Recovering an understanding of thumos, and its role as the vital life and energy source of men’s souls, will be our task today.

What Is Thumos?

As we mentioned last time, Plato envisioned the three components of one’s soul as independent entities. Thumos was thought to be the most independent of the bunch. The Greeks believed it was found in animals, humans, and the gods. Thumos could act separately from you, or in cooperation with you — as an accompaniment, tool, or motivation behind some action. Because it was a distinct part of yourself, you could talk to it, tell it to endure, to be strong, or to be young (thumos was associated with the passion and power of youth, but older people could have it too). In the Iliad, Achilles speaks “to his great-hearted thumos” when anxious about the fate of Patroculus. He also delights his thumos by playing the lyre.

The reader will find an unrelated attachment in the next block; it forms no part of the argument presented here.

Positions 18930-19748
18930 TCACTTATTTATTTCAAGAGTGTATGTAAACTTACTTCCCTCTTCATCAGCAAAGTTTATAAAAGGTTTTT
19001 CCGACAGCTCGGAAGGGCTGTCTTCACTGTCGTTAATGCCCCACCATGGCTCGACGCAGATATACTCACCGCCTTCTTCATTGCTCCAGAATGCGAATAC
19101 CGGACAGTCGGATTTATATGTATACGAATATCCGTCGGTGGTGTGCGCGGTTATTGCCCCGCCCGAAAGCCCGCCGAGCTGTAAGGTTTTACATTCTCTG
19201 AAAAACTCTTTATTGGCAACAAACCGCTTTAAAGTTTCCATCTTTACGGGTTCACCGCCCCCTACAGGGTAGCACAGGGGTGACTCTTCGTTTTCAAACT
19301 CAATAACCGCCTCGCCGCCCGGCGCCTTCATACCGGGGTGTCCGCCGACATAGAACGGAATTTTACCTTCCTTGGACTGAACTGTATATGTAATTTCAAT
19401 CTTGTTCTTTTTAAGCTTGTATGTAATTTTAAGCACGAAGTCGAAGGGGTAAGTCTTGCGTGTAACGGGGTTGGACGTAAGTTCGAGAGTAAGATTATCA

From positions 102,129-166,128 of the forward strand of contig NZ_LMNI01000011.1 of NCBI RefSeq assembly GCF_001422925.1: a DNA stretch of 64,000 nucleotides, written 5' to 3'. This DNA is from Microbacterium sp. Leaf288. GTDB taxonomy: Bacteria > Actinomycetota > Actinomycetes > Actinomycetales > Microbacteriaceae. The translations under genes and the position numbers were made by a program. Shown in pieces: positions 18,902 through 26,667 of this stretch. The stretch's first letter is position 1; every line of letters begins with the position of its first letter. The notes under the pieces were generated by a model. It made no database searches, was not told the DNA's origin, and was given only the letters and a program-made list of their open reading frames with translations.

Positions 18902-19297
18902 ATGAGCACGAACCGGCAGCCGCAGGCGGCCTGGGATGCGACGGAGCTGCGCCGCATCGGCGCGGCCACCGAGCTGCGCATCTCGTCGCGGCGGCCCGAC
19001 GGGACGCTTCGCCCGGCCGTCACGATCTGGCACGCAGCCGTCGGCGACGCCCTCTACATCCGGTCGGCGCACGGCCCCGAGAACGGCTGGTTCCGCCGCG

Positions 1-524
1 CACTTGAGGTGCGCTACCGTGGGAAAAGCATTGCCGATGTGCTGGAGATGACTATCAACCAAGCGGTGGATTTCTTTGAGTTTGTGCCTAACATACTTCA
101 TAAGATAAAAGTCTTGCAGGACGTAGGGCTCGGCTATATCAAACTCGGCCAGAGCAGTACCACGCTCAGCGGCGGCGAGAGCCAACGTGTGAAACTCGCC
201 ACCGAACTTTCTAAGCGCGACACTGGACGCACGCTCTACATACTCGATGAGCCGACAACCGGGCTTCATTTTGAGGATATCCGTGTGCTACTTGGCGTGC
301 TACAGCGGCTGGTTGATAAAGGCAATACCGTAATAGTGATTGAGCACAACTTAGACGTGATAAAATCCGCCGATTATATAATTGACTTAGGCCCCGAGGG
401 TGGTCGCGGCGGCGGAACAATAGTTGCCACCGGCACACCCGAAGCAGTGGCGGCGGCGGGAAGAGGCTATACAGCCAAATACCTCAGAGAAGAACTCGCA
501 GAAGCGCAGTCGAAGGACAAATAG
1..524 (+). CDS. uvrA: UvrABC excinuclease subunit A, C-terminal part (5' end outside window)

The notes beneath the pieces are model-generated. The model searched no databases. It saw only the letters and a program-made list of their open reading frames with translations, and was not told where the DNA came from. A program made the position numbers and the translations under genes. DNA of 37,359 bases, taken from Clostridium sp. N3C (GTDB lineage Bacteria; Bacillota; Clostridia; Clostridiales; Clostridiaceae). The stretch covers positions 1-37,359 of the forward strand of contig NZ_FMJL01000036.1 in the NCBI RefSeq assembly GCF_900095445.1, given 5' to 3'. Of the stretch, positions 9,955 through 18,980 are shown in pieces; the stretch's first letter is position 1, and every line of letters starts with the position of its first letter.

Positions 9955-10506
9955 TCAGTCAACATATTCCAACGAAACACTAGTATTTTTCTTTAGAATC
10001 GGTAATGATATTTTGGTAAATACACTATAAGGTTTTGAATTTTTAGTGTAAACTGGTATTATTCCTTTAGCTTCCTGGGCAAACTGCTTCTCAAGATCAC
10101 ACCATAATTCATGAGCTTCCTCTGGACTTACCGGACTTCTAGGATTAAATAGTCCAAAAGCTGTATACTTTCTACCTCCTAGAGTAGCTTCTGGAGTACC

The Greek philosopher Empedocles called thumos the “seat of life.” If it left you entirely, you would faint, and permanent separation meant death.

Thumos likewise constitutes the “seat of energy that can fill a person,” and serves as the active agent within man. It is the stimulus, the drive, the juice to action — the thing that makes the blood surge in your veins. Philosopher Sam Keen got at the idea with his concept of “the fire in the belly.”

The Romans held a similar belief, equating energy with virtus, or manliness. “The whole glory of virtus,” Cicero declared, “resides in activity.”

What is the nature of this energy and where does it lead? The Greeks saw thumos as serving several distinct, yet interrelated functions. As with honor, it is a concept that was once so implicitly understood that it did not have to be explained, and attempting to describe it at a great remove makes what was once a natural, lived experienced seem much more complicated. The best we can do is illustrate it from its different angles, and hope that the pieces resonate and come together into a recognizable mosaic.